Born outside of Detroit, I am a senior in the College of Arts and Science. Growing up, I developed an odd obsession with the idea of a person and how people can do all the spectacular things they do. This fascination drew me into two separate fields: the arts, where I could examine the human experience the human perspective, and medicine, where I could explore the physical composition of the human body. I began composing new skills and new knowledge to pursue these ideas, finding new programs and clubs to carry my interest. Perhaps most important, I became involved with Forensics, a form of competitive public speaking where performers told stories but without costume and a chair as a sole prop. Through forensics, I discovered the ability to speak and yell out the passions swelling inside me, sewing analysis of everything from the latest brain research to modernist novels.
Arriving at Vanderbilt, I could never stop chattering about these passions and eventually decided to major in both Neuroscience and English to indulge them. But beyond these, Vanderbilt helped develop entirely new ideas and skills. I became involved in public arts, finally getting a chance to convey the human experience that had so entranced me. And sadly, I had to leave other things behind, including my love of acting and public speaking. However, when a chance to speak at TEDxVanderbilt popped up, I felt my same urge to yell out again and display my newest passion: juggling.
Having joined the Vanderbilt Juggling and Physical Arts Club, I fell in love with the circus arts, a thrilling challenge. I fell deep into a new obsession finding all sorts of videos and ideas on the internet, shattering the boundaries of anything I thought possible. Juggling allowed me to perform again as the club puts on a show every year called Juggleville, featuring routines choreographed by club members. Juggleville hooked me into this whole world of circus and what it could mean for me. Juggling inspired me to continue pursuing all the topics I loved and to continue my bizarre mix of arts and science.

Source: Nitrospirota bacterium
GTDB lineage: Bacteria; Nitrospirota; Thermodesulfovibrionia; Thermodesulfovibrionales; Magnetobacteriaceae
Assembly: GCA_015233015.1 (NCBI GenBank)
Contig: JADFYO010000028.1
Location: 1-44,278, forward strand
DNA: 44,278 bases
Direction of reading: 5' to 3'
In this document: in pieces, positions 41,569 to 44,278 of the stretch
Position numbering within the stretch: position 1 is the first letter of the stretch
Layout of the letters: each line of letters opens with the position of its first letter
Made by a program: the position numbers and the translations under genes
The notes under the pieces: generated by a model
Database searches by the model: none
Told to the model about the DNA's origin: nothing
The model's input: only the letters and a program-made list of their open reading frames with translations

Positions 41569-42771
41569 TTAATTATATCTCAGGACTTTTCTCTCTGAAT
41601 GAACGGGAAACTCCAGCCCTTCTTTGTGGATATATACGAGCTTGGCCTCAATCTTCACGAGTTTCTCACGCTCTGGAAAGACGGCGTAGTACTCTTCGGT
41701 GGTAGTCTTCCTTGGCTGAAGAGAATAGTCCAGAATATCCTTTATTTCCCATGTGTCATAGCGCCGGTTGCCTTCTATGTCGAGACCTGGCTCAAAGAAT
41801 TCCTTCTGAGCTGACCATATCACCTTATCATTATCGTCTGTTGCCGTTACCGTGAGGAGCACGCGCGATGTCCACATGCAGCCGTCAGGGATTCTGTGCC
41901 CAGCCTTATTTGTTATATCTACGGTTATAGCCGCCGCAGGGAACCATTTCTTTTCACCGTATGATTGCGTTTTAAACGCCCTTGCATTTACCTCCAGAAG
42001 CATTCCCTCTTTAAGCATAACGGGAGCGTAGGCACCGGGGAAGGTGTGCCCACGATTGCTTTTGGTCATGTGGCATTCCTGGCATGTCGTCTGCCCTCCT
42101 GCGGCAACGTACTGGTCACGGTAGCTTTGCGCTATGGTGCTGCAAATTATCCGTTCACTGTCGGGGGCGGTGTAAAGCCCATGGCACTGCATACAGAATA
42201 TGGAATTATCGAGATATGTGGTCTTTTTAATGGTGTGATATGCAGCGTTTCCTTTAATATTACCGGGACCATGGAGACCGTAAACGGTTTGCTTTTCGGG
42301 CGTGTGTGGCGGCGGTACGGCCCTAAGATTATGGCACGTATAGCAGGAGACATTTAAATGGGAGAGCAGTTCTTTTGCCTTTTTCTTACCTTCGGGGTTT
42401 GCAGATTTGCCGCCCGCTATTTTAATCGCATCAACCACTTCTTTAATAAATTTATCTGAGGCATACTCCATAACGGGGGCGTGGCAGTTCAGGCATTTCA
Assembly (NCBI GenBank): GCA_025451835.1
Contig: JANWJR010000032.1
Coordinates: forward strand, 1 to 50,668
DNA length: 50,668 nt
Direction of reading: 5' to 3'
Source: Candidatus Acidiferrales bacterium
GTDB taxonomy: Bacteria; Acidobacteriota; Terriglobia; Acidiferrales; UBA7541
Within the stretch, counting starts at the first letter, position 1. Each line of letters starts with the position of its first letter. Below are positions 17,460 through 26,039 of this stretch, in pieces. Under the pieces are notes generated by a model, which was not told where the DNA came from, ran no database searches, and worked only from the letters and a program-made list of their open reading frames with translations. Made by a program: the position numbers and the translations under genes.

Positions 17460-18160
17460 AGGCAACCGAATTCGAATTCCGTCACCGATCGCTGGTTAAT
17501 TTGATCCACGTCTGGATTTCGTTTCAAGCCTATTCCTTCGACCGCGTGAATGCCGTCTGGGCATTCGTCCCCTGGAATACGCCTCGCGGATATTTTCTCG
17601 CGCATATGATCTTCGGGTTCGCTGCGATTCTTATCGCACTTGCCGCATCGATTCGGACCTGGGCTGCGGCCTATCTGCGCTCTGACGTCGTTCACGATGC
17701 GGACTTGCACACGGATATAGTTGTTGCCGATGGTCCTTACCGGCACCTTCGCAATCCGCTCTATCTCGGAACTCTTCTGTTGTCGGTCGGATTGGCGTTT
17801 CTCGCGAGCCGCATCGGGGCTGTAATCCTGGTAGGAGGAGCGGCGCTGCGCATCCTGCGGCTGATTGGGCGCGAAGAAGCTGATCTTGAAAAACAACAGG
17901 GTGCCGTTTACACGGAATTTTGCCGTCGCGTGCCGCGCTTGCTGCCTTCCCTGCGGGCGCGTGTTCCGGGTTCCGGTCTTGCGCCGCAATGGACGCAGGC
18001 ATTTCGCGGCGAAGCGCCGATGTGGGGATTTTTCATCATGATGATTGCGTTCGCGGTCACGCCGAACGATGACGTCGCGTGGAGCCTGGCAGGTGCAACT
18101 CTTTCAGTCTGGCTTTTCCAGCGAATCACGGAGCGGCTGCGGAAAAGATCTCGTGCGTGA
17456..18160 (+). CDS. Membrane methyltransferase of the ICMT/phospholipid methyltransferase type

Since my first Juggleville my freshman year, I have participated in each show since and even choreographed multiple routines. Moreover, juggling pushed me towards neuroscience research where I determined my future career as a medical researcher. Through research, I can again challenge the limits of human knowledge seeking to understand our minds and our abilities. More importantly, by researching the brain, I could examine the greatest questions of human capability and gain a new understanding of humanity. Through research, through art, and through juggling, I realized I truly had a message I could spread.
Ready to embrace public speaking again, I decided to apply to TEDxVanderbilt hoping to spread my love for all three separate topics. To my surprise, I was invited to speak. Looking back to my public speaking days, I am terrified and excited to bring back this old skill and demonstrate what new ones I have since gathered.
How do you look at the objects in your hand? Do you give a pen, a plate, or a laptop a second thought? Probably not, right? But what if you did?
I want to explore that question through the art of juggling. As an art, juggling challenges the limits of creativity and uses objects for things they were definitely not made for. On the other side, juggling shows a unique and surprising effect on the human brain, changing the way we view objects in motion. Juggling forces all those who practice it to find new ways to manipulate their objects and surroundings. I hope this talk can convince you to do the same.